Online music magazine based in Copenhagen, Denmark

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April 2019

INTERVIEW: Peter Hvalkof from Alice talks booking and Spectacle

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Photos by Morten Aagard Krogh

Since 2017 Alice has been the home to experimental, global and electronic music in Copenhagen, guaranteed 4 years of funding from the Arts Council and Copenhagen municipality. Half way into this project, the venue is showcasing its unique cocktail of genres this month with a two day series of concerts and talks under the banner of Spectacle.

We sat down with one half of the booking team, Peter Hvalkof, in the café of the neighbouring Union cultural center to get an idea of the work that goes into producing one of the city’s most unique cultural spaces, and to get a preview of what to expect from them in the near future.

Peter started his career in concert booking in the mid 90s working with Roskilde Festival, and by now describes himself their most senior booker. “At least I’m the one who has been there the longest!” His focus has always been on bringing acts from every part of the globe to Denmark, from Malian desert rock to Brazilian tropicalia.

His work at Alices started by way of one of its predecessors, Global. Started in 2006 in the same space now occupied by Alice, Global started out by buying bookings from Roskilde Festival. Most of these were Peter’s own bookings, which made it natural for him to team up with Global. It was a mutually beneficial arrangement: Global would be something of a scouting ground for Roskilde, and as such could attract a wider variety of acts to its own venue. “For most people it’s not just a chance to discover a new band,” Peter explains, “it’s a way to discover entire genres and cultures.” 

The delight of Roskilde Festival, and what spurred Peter to get involved in the first place, was exactly this potential for stumbling across the unknown while crossing an otherwise nondescript Danish field. We’ve experienced this ourselves in our reporting on plenty of occasions, memorably encountering the Thai band Khun Narin crossing the festival with their massive soundsystem after a set earlier in the day.

Attracting audiences to unknown bands is a much easier proposition these days of course, since even the most obscure act is only a quick search away, but you still need to earn that audience and inspire them to make that discovery. “There are so many curious people out there, who trust the programming, who instead of settling for what they already know are willing to take the risk. And for some it could be the concert of a lifetime.”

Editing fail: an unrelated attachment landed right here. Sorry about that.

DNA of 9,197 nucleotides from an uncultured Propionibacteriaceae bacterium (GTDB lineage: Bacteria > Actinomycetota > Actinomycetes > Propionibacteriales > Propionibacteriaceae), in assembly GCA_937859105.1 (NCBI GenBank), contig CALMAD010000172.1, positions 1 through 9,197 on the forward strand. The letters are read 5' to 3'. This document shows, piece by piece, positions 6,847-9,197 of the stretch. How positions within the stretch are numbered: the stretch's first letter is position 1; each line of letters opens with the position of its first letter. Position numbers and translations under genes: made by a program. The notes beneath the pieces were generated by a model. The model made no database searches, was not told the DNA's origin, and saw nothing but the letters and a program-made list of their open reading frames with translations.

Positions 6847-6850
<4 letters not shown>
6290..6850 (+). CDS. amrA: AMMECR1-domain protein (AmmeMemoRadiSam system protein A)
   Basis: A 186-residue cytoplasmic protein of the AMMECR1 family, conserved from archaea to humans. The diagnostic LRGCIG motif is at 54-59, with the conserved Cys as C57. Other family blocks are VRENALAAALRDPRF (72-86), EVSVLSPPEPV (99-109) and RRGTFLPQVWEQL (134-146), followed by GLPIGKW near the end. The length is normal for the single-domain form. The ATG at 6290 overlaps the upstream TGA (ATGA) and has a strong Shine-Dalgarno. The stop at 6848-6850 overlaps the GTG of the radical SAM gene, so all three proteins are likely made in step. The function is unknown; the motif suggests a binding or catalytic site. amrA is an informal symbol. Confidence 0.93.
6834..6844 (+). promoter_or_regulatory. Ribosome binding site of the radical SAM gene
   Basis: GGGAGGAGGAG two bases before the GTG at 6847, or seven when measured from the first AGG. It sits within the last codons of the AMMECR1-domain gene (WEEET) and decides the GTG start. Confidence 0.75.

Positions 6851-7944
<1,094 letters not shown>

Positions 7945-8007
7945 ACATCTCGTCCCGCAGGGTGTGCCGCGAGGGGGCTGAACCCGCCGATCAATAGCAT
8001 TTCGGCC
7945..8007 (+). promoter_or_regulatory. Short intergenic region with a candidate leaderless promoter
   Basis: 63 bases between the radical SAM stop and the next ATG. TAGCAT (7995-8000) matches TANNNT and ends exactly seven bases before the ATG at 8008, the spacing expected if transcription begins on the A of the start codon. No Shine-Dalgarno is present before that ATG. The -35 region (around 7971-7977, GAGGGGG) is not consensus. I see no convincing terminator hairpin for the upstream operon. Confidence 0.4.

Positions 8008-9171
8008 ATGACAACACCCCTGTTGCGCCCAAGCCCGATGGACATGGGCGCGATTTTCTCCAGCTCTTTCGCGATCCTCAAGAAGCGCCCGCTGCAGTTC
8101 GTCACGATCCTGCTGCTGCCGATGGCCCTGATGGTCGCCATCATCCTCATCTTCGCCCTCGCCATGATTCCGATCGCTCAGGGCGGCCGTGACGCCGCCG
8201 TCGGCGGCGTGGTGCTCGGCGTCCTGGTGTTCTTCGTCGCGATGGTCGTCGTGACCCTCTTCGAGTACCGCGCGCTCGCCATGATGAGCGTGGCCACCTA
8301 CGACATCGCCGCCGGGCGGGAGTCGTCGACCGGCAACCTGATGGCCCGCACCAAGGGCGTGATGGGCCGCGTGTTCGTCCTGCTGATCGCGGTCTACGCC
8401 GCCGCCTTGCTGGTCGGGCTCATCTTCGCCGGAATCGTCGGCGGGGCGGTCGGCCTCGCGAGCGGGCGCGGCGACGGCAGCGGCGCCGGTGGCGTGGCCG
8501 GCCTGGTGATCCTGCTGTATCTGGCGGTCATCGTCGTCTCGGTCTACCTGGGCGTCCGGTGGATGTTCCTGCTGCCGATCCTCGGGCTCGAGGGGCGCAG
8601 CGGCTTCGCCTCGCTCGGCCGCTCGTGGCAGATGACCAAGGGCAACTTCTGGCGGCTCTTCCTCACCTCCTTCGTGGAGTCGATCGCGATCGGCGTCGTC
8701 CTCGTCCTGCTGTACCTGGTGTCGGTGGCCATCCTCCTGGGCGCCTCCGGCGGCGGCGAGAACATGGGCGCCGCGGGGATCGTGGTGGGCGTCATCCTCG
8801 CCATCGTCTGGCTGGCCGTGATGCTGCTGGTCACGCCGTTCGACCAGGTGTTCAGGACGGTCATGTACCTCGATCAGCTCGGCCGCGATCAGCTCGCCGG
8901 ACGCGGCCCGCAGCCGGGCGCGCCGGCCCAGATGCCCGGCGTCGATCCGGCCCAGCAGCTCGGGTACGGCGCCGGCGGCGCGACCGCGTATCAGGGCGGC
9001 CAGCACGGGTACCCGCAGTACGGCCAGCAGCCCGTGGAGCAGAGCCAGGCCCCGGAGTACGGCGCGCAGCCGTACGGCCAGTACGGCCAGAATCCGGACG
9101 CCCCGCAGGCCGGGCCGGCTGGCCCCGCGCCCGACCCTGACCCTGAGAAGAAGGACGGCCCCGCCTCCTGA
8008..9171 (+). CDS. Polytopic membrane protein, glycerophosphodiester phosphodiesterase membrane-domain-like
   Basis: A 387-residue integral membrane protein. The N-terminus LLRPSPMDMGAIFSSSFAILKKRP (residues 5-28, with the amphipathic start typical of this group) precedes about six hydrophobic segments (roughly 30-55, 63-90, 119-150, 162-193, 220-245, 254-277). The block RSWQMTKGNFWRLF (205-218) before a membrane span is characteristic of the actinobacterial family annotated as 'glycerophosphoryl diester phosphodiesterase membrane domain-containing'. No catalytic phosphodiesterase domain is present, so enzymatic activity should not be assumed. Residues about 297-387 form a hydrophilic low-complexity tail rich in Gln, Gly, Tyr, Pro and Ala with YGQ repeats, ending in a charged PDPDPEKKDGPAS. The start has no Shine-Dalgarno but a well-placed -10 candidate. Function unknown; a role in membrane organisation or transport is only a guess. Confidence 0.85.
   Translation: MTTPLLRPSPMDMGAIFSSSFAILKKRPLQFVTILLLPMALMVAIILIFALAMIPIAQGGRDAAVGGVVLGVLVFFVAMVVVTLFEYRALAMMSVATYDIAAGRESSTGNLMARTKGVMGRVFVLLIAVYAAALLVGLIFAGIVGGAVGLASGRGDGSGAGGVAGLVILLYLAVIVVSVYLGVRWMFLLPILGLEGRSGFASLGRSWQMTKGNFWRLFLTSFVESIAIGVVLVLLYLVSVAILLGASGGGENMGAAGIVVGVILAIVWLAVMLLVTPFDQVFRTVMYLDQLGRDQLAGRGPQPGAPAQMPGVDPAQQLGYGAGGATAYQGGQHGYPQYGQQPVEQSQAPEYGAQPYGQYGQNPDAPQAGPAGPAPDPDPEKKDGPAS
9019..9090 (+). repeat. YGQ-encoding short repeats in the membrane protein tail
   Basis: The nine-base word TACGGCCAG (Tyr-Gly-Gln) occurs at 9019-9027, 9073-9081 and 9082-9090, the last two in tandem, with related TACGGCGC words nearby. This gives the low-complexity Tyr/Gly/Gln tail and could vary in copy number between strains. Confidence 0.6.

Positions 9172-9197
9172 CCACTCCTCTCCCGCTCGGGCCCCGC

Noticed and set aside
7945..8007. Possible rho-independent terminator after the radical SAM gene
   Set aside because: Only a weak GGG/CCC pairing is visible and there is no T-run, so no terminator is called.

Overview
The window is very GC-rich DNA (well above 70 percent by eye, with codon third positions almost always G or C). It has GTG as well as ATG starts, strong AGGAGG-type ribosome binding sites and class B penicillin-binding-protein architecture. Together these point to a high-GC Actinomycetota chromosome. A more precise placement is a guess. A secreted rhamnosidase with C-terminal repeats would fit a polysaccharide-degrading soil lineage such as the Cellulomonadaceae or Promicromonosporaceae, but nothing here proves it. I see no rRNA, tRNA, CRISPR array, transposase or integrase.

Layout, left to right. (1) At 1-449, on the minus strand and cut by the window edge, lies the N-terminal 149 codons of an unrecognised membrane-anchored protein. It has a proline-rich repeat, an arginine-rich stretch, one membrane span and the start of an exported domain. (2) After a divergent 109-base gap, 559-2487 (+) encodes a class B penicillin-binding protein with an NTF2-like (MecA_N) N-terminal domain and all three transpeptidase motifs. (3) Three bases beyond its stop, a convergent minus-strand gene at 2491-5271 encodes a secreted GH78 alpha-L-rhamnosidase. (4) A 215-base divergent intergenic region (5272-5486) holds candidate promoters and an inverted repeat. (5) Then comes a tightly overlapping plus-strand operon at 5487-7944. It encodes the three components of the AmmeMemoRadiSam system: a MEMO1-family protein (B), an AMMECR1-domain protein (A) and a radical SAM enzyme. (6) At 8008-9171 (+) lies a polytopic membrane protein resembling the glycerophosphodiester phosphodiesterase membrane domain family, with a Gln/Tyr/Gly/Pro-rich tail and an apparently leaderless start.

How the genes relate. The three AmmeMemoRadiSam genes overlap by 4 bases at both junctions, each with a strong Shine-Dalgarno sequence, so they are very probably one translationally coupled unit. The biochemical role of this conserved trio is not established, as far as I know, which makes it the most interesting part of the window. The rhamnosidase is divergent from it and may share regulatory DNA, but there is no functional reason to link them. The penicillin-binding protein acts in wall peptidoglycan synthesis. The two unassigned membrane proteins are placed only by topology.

Peter Hvalkof of Alice and Roskilde Festival

“It took four years at Global to gain an audience that trusted that what we were doing was something spending the money and time on.” Of course Alice can take advantage of the same symbiotic relationship with festivals like Roskilde and the Copenhagen Jazz Festival, but that doesn’t mean it requires any less work : “we knew that when we merged Global and Jazzhouse into Alice we would have to start all over. It takes a while to build a reputation, but we are improving all the time.”

Aside from its regular audience, though, Alice has also seen shows completely sold-out by expat communities. The most notable instances recently have been Italian songwriter Vinicio Capossela and Turkish psych-star Gaye Su Akyol last autumn. Gaye, Peter is keen to point out, will be returning to Roskilde this summer. 

Between booking for Alice and Roskilde, Peter is clearly a busy man. In the last year at total of 316 acts have passed through the doors of Alice, with only a brief one-month window of reprieve in summer. The planning for Spectacle started in autumn, so with that and Roskilde booked it’s time for a short breather. Today, in fact, Peter is technically on holiday, but he has come over especially to greet the Mekons who are playing here later this evening.

We spend some time discussing the term “global music” and its older cousin “world music”, the topic in fact of one of the upcoming talks during Spectacle. “For me, when it comes to describing to someone what I do as a booker at Roskilde or Alice, at least the term ‘world music’ is something they understand.” But then what is global music? “It’s local music from ‘out there’, but that could just as easily be Jutland as Zanzibar!”

Focusing so much on acts from the most disparate parts of the world also entails a considerable amount of effort in terms of paperwork: “I spend so much time writing letters of invitation to make sure that artists from outside Europe are getting their visas.” But this is hardest on the artists themselves: in the case of one duo from Niger, this meant spending a week on the streets of Burkina Faso while applying for a Danish visa. “Then they had to spend give weeks in Accra to get their visas for Britain, can you imagine that?”

“When I travel, one thing that always makes be happy—but also a little ashamed when it comes to my culture—is the fact that whether I’m talking to an electronic producer of a metal bassist, they know so much about their own musical heritage. That’s hard to find in Danish musicians.” But certainly not impossible, since Spectacle will see—alongside international electronic and folk acts—local bands like psychedelic outfits Ipek Yolu and Klimaforandringer, as well as Copenhagen-based composers Sofie Birch and Xenia Xamanek.

“Spectacle is a way to add some more focus on what we are doing. We talked earlier about hating the term ‘world music’ and in fact we tried to avoid the world ‘festival’ too, but if you create a series of concerts and you end up naming it… well that is a festival.”

As well as being its own venue, Alice as a project reaches out into other spaces as well, from the Union Cultural Center we are currently sitting—which will house the talks that are part of Spectacle—, to the churches of Christians Kirke in Christianshavn and Brorsons Kirke in Nørrebro. There are talks of also hosting events in the neighbouring Sankt Johannes Kirke. 

Later in the summer Alice will also be home to shows from the likes of Nadah El Shazly and Girls in Airports as part of the Copenhagen Jazz Festival, and is bringing its bigger acts, such as German experimental big band Andromeda Mega Express Orchestra, to the Ofelia Plads stage in the city center.